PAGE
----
Carl Jung speaks about Death
“I have often been asked what I believe about death, that unproblematical ending of individual existence. Death is known to us simply as the end. It is the period, often placed before the close of the sentence and followed only by memories of aftereffects in others. For the person concerned, however, the sand has run out of the glass; the rolling stone has come to rest. When death confronts us, life always seems like a downward flow or like a clock that has been wound up and whose eventual “running down” is taken for granted. We are never more convinced of this “running down” than when a human life comes to its end before our eyes, and the question of the meaning and worth of life never becomes more urgent or more agonizing than when we see the final breath leave a body which a moment before was living.
How different does the meaning of life seem to us when we see a young person striving for distant goals and shaping the future, and compare this with an incurable invalid, or with an old man who is sinking reluctantly and without strength to resist into the grave! Youth — we should like to think — has purpose, future, meaning, and value, whereas the coming to an end is only a meaningless cessation.
If a young man is afraid of the world, of life and the future, then everyone finds it regrettable, senseless, neurotic; he is considered a cowardly shirker. But when an aging person secretly shudders and is even mortally afraid at the thought that his reasonable expectation of life now amounts to only so many years, then we are painfully reminded of certain feelings within our own breast; we look away and turn the conversation to some other topic.
The optimism with which we judge the young man fails us here. Naturally we have on hand for every eventuality one or two suitable banalities about life which we occasionally hand out to the other fellow, such as “everyone must die sometime,” “one doesn’t live forever,” etc. But when one is alone and it is night and so dark and still that one hears nothing and sees nothing but the thoughts which add and subtract the years, and the long row of disagreeable facts which remorselessly indicate how far the hand of the clock has moved forward, and the slow, irresistible approach of the wall of darkness which will eventually engulf everything you love, possess, wish, strive, and hope for — then all our profundities about life slink off to some undiscoverable hiding place, and fear envelops the sleepless one like a smothering blanket.”
Bron: Fragment of Carl C.G. Jung – The Soul and Death (in: The Meaning of Death, Herman Feifel, editor)
How Jung Suggests We View Death
“First, as noted above, Jung admits death is a mystery, something we cannot completely understand, describe, explain or image. Death throws up a question that we cannot answer. But, for all the frustration that implies, we must try to grapple with it. Why? Jung replies: “Not to have done so is a vital loss. For the question … is the age-old heritage of humanity: an archetype, rich in secret life, which seeks to add itself to our own individual life in order to make it whole.”
Death is an archetype, one of the experiences we all have, like birth, growing, creating, aging. As an archetype it has intent, i.e. it wants something from us. It seeks to generate behaviors. Like what? Reflection, introspection, a turning within, tending to our soul, appreciating things psychic, like dreams and intuitions, and a deepening of our love of mystery. Death asks us to integrate within ourselves more of reality, including that aspect of ourselves that exists outside space and time. In this way it strives to enrich individual life and make it more whole.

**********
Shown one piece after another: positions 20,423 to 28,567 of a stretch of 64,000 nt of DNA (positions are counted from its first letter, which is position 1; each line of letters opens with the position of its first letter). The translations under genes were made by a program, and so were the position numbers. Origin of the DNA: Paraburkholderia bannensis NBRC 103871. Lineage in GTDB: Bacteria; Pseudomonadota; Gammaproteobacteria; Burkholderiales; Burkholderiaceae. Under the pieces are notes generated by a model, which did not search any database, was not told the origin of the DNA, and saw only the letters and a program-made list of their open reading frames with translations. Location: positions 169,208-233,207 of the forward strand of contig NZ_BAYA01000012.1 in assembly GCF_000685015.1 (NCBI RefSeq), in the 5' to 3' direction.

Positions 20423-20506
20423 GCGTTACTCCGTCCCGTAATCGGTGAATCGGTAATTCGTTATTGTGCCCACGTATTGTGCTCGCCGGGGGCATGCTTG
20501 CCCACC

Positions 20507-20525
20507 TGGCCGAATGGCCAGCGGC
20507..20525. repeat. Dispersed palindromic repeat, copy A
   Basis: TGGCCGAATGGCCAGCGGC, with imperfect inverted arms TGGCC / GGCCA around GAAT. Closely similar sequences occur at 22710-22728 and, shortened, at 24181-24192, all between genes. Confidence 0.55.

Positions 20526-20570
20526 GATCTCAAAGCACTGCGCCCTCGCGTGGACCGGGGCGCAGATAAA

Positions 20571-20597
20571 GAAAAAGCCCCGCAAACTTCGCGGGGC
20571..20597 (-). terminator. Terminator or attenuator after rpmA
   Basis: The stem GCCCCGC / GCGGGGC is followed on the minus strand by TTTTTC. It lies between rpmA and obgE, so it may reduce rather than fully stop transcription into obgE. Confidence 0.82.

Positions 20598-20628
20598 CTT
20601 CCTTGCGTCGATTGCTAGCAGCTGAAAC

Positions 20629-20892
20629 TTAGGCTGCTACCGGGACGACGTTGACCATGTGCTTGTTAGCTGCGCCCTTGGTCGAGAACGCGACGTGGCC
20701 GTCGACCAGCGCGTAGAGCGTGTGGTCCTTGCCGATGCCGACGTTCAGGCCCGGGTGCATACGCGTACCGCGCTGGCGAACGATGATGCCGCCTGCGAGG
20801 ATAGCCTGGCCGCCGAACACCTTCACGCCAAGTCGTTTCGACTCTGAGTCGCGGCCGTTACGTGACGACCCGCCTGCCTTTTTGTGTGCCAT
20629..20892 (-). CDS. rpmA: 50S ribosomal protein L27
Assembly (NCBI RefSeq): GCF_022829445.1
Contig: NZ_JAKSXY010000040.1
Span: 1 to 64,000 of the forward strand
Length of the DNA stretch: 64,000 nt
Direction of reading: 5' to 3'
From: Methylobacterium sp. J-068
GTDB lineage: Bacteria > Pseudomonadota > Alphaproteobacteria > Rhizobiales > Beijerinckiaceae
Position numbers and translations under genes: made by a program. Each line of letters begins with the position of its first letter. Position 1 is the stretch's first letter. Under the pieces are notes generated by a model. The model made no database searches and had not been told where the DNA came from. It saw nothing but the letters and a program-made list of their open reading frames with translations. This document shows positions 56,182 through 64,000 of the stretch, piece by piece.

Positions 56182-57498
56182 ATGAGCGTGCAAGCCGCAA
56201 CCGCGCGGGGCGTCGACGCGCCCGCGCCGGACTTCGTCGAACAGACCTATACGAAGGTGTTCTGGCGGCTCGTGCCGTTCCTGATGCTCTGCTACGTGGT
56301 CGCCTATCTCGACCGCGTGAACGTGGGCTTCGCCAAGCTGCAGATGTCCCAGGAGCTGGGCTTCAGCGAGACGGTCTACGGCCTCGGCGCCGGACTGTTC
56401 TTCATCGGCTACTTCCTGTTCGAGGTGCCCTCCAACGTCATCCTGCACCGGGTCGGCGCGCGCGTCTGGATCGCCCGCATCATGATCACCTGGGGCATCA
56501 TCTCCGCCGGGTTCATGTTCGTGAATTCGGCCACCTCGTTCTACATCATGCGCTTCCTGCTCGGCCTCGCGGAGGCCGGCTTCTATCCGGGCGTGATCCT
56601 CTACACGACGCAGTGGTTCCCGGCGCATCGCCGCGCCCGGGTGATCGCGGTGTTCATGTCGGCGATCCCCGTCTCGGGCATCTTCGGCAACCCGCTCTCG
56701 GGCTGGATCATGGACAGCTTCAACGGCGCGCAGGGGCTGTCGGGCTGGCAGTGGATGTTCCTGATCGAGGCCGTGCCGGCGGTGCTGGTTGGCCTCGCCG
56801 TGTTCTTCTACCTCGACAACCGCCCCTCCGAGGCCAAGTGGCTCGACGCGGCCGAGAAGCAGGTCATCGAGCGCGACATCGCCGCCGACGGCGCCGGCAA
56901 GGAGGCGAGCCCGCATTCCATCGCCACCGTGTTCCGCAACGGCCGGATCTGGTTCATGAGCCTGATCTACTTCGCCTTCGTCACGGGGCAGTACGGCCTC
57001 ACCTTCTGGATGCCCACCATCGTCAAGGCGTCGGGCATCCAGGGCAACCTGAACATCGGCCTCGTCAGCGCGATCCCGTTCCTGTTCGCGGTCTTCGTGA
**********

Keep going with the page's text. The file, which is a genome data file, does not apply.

Death also prompts us to become more self-aware, to create more consciousness. Death wants us to use it as a goad to developing more of our potential. Jung experienced this in his near-death experience, when he saw what he had been and what he had lived, and it all was a fait accompli. And he had no regrets.
As the essay on the concept of the enantiodromia )1 noted, Jung stressed the need to hold the tension of opposites. Opposites are found everywhere, in both consciousness and in the unconscious. So, if we have life, we must also have its opposite, death. One of the criticisms Jung would have about our contemporary American culture is its one-sidedness about this pair of opposites, with our almost complete focus on life, and denial of death. We must evolve a culture that can view death as one half of the soul’s experience, every bit as much a part of living as physical existence is.
In undertaking this cultural evolution, we don’t have to reinvent the wheel. We can draw on the millennia-long experience of focusing on the soul that occurred during the Middle Ages (c. 500-1500 CE), when society was attuned more to things intangible than to the world of matter. A premium was put on soul-tending and, as one part of this process, a whole body of literature arose describing how to prepare for death.”
Bron: “How Jung Suggests We View Death, published by ‘ Jungian Center for the Spiritual Sciences, full article : http://jungiancenter.org/“
1) Enantiodromia (Greek: enantios, opposite and dromos, running course) is a principle introduced by psychiatrist Carl Jung that the superabundance of any force inevitably produces its opposite. It is similar to the principle of equilibrium in the natural world, in that any extreme is opposed by the system in order to restore balance. When things get to their extreme, they turn into their opposite. However, in Jungian terms, a thing psychically transmogrifies into its shadow opposite, in the repression of psychic forces that are thereby cathected into something powerful and threatening. This can be anticipated as well in the principles of traditional Chinese religion – as in Taoism and yin-yang.